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Pete Townshend Suggests the Who Only Have One More 'Farewell Tour' in Them

'It feels to me like there’s a final tour where we play every territory in the world and then crawl off to die,' the guitarist told NME.

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Pete Townshend admits he's been touring with the Who 'for the money' in a recent interview.

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On December 17, 1982, Pete Townshend stood on the stage of Maple Leaf Gardens in Toronto, Ontario, and said, “This is it.” By “it,” he meant “the very last show the Who will ever perform.”

It wasn’t, of course. Not by a long shot. But the actual last Who show may well be forthcoming...and for real, this time.

No, seriously.

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Roger Daltrey and Pete Townshend have each pondered the likelihood of one last Who tour in recent weeks.

In an interview with the New York Times, Townshend was asked if he wanted to create new music, to which he responded in the affirmative.

“I do, and I think I will,” said the guitarist. “It feels to me like there’s a final tour where we play every territory in the world and then crawl off to die. I don’t get much of a buzz from performing with the Who. If I’m really honest, I’ve been touring for the money. My idea of an ordinary lifestyle is pretty elevated. I’ve been immensely creative and productive throughout that period, but I haven’t felt the need to put [new music] out. And if I can make it personal, I don’t care whether you like it or not.”

The question about new music from Townshend is a fair one: since the aforementioned “last show” by the band in 1982, the Who has only released two new studio albums. The first, Endless Wire, came out in 2006, and was notable for being the band’s first new LP since the death of longtime bassist John Entwistle, while the second, 2019’s self-titled release, was better received both critically and commercially than its predecessor.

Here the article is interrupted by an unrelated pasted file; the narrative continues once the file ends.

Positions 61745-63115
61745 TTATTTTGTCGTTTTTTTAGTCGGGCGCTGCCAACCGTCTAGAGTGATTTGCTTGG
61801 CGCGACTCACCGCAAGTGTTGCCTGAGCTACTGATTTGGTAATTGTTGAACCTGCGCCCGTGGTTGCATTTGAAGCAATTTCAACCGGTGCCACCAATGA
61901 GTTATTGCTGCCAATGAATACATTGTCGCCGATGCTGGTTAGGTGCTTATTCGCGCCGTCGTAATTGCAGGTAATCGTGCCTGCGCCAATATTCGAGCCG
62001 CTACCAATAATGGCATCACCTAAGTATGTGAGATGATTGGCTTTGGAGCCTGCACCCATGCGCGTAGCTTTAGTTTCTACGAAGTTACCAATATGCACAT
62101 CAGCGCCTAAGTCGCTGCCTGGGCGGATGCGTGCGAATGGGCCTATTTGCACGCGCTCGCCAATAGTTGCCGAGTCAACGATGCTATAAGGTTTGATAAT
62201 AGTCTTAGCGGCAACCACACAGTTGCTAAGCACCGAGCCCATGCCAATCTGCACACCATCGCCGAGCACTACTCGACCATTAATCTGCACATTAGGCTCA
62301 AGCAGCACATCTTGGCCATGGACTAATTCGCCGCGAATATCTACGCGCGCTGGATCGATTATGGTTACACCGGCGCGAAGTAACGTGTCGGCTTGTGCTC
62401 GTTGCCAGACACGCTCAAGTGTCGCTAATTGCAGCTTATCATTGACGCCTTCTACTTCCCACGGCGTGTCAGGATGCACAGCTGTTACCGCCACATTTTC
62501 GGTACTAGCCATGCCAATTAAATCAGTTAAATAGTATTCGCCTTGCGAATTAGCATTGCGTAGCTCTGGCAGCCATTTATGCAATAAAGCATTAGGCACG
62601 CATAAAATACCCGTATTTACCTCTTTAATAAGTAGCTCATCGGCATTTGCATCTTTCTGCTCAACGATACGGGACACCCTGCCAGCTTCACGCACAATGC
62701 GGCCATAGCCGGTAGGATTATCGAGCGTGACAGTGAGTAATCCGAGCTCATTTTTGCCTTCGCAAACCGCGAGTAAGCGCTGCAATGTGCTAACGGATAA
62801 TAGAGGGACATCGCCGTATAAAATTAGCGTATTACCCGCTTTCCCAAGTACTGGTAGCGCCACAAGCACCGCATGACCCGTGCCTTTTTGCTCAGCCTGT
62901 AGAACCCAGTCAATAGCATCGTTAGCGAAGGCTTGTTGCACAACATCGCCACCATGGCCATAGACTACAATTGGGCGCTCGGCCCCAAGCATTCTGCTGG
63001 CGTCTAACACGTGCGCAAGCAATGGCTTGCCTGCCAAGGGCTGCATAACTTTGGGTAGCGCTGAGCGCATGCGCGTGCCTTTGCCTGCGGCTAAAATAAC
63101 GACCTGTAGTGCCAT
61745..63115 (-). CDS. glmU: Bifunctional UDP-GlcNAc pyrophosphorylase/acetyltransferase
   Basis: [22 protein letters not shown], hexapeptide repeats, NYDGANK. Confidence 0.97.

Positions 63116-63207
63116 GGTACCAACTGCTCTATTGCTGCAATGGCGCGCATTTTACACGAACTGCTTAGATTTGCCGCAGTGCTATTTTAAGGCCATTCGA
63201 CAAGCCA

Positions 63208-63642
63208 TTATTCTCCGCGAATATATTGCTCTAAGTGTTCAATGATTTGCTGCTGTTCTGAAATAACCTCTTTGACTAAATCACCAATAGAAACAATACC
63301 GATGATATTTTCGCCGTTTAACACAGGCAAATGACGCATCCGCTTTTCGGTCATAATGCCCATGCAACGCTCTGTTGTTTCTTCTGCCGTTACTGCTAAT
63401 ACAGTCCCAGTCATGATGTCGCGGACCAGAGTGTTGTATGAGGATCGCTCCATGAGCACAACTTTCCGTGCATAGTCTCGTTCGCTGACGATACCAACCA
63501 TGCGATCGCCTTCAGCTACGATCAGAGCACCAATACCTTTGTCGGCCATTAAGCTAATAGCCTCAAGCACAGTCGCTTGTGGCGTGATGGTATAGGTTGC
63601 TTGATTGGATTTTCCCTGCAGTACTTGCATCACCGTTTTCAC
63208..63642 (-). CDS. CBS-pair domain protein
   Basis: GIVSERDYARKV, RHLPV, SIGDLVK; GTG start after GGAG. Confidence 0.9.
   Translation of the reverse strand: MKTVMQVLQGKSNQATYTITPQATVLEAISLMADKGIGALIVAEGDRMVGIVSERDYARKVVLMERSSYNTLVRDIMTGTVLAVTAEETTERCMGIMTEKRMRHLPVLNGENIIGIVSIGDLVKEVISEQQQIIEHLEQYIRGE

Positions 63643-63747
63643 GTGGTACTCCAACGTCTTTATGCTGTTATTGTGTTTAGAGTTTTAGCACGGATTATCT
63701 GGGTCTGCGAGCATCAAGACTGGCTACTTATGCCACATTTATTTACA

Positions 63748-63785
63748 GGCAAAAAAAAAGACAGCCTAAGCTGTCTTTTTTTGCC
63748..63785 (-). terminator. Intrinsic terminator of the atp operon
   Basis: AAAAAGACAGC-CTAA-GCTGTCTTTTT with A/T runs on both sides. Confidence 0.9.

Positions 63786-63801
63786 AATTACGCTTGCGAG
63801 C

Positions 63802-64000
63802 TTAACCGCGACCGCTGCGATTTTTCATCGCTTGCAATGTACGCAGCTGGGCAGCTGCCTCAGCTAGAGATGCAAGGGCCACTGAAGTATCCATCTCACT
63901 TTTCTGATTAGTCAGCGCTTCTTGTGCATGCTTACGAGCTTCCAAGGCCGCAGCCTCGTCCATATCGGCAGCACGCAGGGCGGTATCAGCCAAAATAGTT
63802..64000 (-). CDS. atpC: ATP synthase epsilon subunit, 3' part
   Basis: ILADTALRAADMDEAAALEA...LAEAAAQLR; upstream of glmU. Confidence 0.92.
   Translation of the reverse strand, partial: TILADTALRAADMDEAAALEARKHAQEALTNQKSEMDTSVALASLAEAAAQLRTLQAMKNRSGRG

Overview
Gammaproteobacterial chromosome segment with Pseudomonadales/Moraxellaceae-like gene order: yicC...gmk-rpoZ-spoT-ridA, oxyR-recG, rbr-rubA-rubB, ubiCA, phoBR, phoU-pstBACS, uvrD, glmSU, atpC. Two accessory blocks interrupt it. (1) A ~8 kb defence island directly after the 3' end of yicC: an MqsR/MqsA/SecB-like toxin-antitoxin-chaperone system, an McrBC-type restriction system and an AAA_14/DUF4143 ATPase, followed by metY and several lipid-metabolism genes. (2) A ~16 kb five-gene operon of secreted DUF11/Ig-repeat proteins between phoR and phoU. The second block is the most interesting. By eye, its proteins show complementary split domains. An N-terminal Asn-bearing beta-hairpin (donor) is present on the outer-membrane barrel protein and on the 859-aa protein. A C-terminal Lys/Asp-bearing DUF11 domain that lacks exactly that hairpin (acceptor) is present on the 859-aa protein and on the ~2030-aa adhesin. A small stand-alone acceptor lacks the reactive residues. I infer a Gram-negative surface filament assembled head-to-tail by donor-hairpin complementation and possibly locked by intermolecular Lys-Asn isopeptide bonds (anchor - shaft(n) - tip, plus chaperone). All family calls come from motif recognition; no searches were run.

Of course, the idea of new music from Townshend could well prove to be a new solo album, although it’s been decidedly longer since he’s released one of those: his most recent endeavor under his own name was 1993’s Psychoderelict.

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As far as this purported "final tour" that Townshend suggests, he also made a point of underlining that the current incarnation of the band, i.e. himself and frontman Roger Daltrey and the other musicians who join them on the road, isn't exactly the definitive lineup. “The Who isn’t [Roger] Daltrey and Townshend onstage at 80, pretending to be young," he told the New York Times. "It’s the four of us in 1964, when we were 18 or 19. If you want to see the Who myth, wait for the avatar show. It would be good!”

Whether or not the Who gets back on the road isn't strictly up to Townshend, of course, and Daltrey hasn't exactly left fans feeling optimistic about the fact that there'll even be another tour. In an interview with The Times, he said he was "happy" that "that part of my life is over," although he did concede that the official decision about such matters was one that would have to be made during a proper sit-down between himself and Townshend.

In other words, it's all down to waiting and seeing what the Two - sorry, that should read the Who - decide to do.

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